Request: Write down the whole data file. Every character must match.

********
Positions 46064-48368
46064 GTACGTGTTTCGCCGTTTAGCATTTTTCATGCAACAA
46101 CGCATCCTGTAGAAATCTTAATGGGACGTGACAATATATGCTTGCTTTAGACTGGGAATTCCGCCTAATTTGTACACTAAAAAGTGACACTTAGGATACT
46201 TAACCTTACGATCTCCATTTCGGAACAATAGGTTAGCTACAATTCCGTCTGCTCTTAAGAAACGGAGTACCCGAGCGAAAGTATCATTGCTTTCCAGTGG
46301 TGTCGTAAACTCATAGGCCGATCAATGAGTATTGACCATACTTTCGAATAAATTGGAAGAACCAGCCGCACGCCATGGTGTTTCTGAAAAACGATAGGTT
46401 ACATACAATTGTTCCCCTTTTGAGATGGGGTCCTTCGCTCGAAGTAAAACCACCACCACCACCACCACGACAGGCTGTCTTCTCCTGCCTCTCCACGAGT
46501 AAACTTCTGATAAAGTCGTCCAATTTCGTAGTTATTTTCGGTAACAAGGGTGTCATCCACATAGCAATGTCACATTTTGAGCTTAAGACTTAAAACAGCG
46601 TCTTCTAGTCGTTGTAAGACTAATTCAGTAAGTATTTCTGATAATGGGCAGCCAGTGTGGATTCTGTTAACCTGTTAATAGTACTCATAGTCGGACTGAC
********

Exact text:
Positions 46064-48368
46064 GTACGTGTTTCGCCGTTTAGCATTTTTCATGCAACAA
46101 CGCATCCTGTAGAAATCTTAATGGGACGTGACAATATATGCTTGCTTTAGACTGGGAATTCCGCCTAATTTGTACACTAAAAAGTGACACTTAGGATACT
46201 TAACCTTACGATCTCCATTTCGGAACAATAGGTTAGCTACAATTCCGTCTGCTCTTAAGAAACGGAGTACCCGAGCGAAAGTATCATTGCTTTCCAGTGG
46301 TGTCGTAAACTCATAGGCCGATCAATGAGTATTGACCATACTTTCGAATAAATTGGAAGAACCAGCCGCACGCCATGGTGTTTCTGAAAAACGATAGGTT
46401 ACATACAATTGTTCCCCTTTTGAGATGGGGTCCTTCGCTCGAAGTAAAACCACCACCACCACCACCACGACAGGCTGTCTTCTCCTGCCTCTCCACGAGT
46501 AAACTTCTGATAAAGTCGTCCAATTTCGTAGTTATTTTCGGTAACAAGGGTGTCATCCACATAGCAATGTCACATTTTGAGCTTAAGACTTAAAACAGCG
46601 TCTTCTAGTCGTTGTAAGACTAATTCAGTAAGTATTTCTGATAATGGGCAGCCAGTGTGGATTCTGTTAACCTGTTAATAGTACTCATAGTCGGACTGAC